From Chernobyl to Tokyo: The Remarkable Story of Multi-Event Para-Athlete Oksana Masters

April 23, 2020

This story was originally published in Populous Magazine, our biannual publication featuring news and trends from the worlds of sport, entertainment, and major public events. Find out more, and sign up to receive a free copy, here.

Saved from a childhood in orphanages, Oksana Masters is now a para-athlete in three different sports. At Tokyo this year, she could well add to her eight Paralympic medals.

If a Hollywood studio hasn’t already optioned Oksana Masters’s life story for a movie, then you can guarantee one soon will. Nuclear disaster, disabilities, Dickensian orphanages, amputations, risqué photo shoots and Paralympic medals… it’s a script that virtually writes itself.

Now an eight-time Paralympic medallist, Oksana survived the toughest of childhoods. Born in the Ukraine three years after the Chernobyl nuclear disaster, she was exposed to radiation while in the womb, leaving her with damaged limbs and organs, and multiple disabilities. “As a kid, I was going to see if I glow in the dark; what kind of superpowers I have,” she remembers.

Her mother, unable to give her the medical help she needed, put her up for adoption, so that Oksana spent seven years in Ukrainian orphanages where she says she was often underfed, sometimes physically abused. Eventually she was adopted by an American woman, Gay Masters, and taken to live in the United States. At the time she stood well under a metre in height (just 37 inches) and weighed only 16kgs (36lbs). “I was literally starving to death,” she says. “I was not expected to live long at all.”

In an attempt to alleviate her disabilities, doctors decided to amputate first her left leg, then four years later her right. She also underwent operations on her hands.


Despite the obvious trauma, Oksana adapted well to her prosthetic legs. Shortly before losing her right leg, she discovered the sport of adaptive rowing. “When I was on the water, I began to feel a new sense of freedom and control that was taken from me so many times throughout my past,” she remembers of this period. “I found out quickly, the more I pushed myself, the stronger, faster and more in control I become. My body responded to the pain with ever-increasing strength and purpose. I pushed the water and it pushed back.”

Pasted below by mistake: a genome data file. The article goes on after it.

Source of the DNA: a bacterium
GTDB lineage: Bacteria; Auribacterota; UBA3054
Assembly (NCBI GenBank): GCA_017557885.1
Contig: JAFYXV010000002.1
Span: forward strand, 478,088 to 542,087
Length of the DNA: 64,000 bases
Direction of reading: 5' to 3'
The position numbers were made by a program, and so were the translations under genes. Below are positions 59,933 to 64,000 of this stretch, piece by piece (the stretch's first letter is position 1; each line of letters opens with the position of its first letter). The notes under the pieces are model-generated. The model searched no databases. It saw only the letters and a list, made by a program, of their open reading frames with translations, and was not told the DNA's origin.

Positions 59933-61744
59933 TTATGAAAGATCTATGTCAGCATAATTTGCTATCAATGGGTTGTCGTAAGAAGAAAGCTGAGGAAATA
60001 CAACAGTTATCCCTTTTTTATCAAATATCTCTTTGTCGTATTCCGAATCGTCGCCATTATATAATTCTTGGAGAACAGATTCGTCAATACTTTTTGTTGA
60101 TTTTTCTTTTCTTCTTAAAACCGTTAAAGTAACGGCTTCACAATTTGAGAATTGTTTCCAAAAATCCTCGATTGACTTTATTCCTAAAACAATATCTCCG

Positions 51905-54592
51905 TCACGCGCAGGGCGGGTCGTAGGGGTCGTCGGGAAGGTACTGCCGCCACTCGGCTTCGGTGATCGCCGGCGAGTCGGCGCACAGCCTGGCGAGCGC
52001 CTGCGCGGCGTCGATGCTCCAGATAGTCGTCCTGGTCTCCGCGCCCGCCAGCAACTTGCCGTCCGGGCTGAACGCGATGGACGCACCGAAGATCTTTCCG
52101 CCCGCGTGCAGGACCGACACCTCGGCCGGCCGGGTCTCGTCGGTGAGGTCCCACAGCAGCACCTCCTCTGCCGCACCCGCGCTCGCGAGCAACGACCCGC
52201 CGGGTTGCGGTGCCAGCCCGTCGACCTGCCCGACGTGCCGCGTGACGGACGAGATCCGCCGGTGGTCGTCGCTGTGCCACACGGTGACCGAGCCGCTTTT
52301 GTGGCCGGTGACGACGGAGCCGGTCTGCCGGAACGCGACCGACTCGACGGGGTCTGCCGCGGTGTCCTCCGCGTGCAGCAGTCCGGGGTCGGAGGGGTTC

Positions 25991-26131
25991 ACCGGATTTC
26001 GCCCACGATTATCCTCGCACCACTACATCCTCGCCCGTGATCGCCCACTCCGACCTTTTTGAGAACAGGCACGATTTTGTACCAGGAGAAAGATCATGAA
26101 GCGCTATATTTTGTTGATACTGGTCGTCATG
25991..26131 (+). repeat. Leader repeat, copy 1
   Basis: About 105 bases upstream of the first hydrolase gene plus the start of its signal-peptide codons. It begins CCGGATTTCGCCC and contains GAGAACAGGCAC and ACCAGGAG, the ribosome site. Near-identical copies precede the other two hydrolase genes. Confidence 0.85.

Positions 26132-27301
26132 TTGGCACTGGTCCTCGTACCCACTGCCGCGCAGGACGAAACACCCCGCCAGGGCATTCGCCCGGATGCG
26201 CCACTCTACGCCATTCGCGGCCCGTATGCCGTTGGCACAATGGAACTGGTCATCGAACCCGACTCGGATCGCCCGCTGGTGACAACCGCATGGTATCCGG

By 2012, Oksana was among the world’s best rowers, winning a bronze medal at the London Paralympics. But there were other sports she wanted to excel in. Next she tried cross-country skiing, then biathlon, then hand-cycling; and she was successful in all of them, winning seven further Paralympic medals in 2014 and 2018. In Tokyo next year she hopes to compete in hand cycling events.

“I think one of the reasons I fell in love with sports was because it was a way for me to heal myself,” she told online magazine Bustle. “It was a way for me to heal myself and do a lot of self-growth. I can’t imagine my life without it. I don’t want to say it saved my life, but I definitely felt it gave me some kind of purpose.”

“I struggled a lot with my self-confidence..."

Sport has also enabled Oksana to become comfortable with her body image. “I struggled a lot with my self-confidence as a girl,” she said in a recent BBC interview. “It’s the end of the world if you’re having a bad hair day or you have a pimple on your face for a school picture day, let alone add prosthetic legs and hands which are hard to cover up. It’s definitely challenging.”

She hopes her success, and the inevitable publicity it garners, will help normalise the image of para-athletes and the sports they compete in.

Back as a teenager, she remembers how kids all over America would pin posters of basketballer Michael Jordan on their bedroom walls. She wonders whether kids will one day have posters of para-athletes as well.

“Why can’t that be such a normal thing for someone who has an accident or was born with a disability. It’s just a term that society [uses] for everybody who looks different.”


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